Also the German policy of having junior officers or officer candidates pre-war serving as a ranker for a period certainly weeded out duds among officer candidates.
     
  9. AlexW

    AlexW Junior Member

    The 'Classic' first five divisions maybe. Difficult to pull apart though as they tended to be kept at, or close to, full strength etc.

    The rest...not so much e.g. formations like the 29. Waffen-Grenadier-Division der SS RONA (russische Nr.1) weren't even really combat worthy.

    But the fanboys never mention formations like this...
     
    von Poop likes this.
  10. Drew5233

    Drew5233 #FuturePilot Patron 1940 Obsessive

    I can't say I've come across any that I would call 'Elite' in France during 1940. I would go as far as to say many of the run of the mill BEF County battalions gave them a good hiding whilst heading for Dunkirk.
     
  11. Za Rodinu

    Za Rodinu Hot air manufacturer

    Yup, can't get more elite Aryan than this :D

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    Time to knock some clich├ęs off :lol:

    [​IMG]
     
  12. Smudger Jnr

    Smudger Jnr Our Man in Berlin

    Whilst many people believe that the waffen SS were an elite troop, there were many other units on all sides that were considered very good soldiers.

    You only have to look at the Allied Airborne and German Airborne units, to name but two that in my estimation were all likely to raise the heartbeat of those facing them.

    Regards
    Tom
     
  13. sapper

    sapper WW2 Veteran WW2 Veteran

    None came tougher. Or more murderous, that the 12 SS Hitler Jugend. The Hitler Youth SS Panzer div.
    Sapper
     
  14. John Lawson

    John Lawson Arte et Marte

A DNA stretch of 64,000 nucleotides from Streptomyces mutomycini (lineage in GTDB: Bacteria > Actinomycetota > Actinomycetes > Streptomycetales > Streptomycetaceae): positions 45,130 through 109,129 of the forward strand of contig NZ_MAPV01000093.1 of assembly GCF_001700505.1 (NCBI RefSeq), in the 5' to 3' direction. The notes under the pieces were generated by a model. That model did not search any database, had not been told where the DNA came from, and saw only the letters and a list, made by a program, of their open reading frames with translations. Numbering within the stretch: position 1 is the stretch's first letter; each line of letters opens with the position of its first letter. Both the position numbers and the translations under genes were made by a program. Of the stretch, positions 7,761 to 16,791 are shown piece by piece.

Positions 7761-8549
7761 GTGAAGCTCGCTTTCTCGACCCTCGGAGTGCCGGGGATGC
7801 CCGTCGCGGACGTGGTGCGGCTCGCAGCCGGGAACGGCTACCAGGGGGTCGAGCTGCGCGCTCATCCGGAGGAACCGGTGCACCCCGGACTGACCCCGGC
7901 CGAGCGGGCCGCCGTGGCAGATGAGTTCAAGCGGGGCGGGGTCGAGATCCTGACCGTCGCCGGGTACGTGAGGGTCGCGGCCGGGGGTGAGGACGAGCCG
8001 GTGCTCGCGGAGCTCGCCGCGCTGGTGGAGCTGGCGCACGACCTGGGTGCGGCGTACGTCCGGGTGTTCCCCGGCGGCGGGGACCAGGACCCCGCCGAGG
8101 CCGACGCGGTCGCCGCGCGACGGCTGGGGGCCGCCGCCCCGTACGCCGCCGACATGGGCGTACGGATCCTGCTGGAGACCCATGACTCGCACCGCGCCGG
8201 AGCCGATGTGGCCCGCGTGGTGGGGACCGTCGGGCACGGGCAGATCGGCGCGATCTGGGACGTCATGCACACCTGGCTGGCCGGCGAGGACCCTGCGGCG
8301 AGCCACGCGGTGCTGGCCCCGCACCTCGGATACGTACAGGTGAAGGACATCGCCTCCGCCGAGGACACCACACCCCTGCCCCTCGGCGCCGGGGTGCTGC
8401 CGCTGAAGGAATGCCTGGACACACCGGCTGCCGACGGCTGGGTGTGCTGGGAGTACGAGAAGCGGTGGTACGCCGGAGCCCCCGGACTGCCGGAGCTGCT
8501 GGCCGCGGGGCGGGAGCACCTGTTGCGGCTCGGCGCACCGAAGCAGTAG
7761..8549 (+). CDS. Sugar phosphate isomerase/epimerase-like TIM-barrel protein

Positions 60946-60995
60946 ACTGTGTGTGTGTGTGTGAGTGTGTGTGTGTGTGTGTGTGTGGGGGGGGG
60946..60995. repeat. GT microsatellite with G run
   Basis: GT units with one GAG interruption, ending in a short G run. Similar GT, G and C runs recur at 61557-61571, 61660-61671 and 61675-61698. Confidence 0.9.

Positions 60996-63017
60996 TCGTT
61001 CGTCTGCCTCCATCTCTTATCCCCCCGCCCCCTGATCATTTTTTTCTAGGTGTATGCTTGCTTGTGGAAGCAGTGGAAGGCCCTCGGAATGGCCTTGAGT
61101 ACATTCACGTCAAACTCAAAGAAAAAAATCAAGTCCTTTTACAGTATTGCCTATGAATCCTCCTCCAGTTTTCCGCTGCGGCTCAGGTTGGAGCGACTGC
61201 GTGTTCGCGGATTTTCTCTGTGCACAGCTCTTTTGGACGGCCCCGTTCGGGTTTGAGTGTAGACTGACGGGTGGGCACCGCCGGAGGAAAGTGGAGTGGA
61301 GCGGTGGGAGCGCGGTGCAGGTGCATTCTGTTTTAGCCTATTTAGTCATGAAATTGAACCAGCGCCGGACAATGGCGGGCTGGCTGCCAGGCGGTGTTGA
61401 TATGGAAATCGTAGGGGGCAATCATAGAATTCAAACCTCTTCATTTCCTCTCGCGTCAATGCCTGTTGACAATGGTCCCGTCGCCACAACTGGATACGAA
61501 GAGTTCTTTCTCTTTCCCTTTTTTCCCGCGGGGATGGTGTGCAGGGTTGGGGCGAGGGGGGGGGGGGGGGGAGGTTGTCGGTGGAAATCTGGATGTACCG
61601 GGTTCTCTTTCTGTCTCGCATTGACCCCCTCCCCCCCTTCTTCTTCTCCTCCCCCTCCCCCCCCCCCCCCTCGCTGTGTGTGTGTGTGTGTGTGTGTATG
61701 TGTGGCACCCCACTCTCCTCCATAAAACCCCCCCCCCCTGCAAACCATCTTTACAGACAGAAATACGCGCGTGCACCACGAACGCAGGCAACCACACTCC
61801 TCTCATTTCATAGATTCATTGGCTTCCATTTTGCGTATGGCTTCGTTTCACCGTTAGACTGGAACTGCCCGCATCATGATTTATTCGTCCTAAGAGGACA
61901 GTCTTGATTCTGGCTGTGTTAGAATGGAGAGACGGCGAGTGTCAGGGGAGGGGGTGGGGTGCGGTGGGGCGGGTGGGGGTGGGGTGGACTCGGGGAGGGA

Elite - "a small group of people within a larger group who have more power, social standing or talent than the rest of the group".

    That about sums up what all British Regiments/Corps/Coys/Btys/Plts think of themselves and probably what all armies think of themselves compared to the "others".

    At the begining of the war the SS were considered elite, but I go along with Drew, in that our county regts gave them a hard time whenever they met.

    Forming units of elite troops does have its drawbacks, as Napoleon found when transfering good soldiers from line regts to the Guard, depriving the bulk of his regts of their future potential leaders, but giving the old emperor a nice bit of protection. Thinking of it when they were eventually used, oh yes it was British county regts that gave it a drubbing.

    This occurred with probably the best division formed, that of the Lehr (training and demonstration troops), which was formed from NCOs who were been trained for promotion. This meant the Germans in Normandy had an excellent, dare I say an elite, division of both experience and initiative, but it denuded other Whermacht units of their skills, and after they'd had a good kicking, courtesy of more county Bns, there were no replacements of their calibre to be had anywhere else.
     
  15. John Lawson

    John Lawson Arte et Marte

    I never knew there were so many Tommy Coopers in the SS, makes me laugh anyway!
     
  16. Jedburgh22

    Jedburgh22 Very Senior Member

    There is an interesting (now hard to find book) by the American historian Anthony Beaumont called Military Elites - he analyses the route from elite - to fashionable - to traditional very well. A good example would be the Rifle and Light Infantry Regiments of the Peninsula war who became 'fashionable' regiments during the Victorian era and lost their elite status en-route to some degree - The Black Mafia of the Rifles in the 60s and 70s gave way to the current elite of the SAS. The downside of eliteism is that some of the officers become ticket punchers en-route to high command.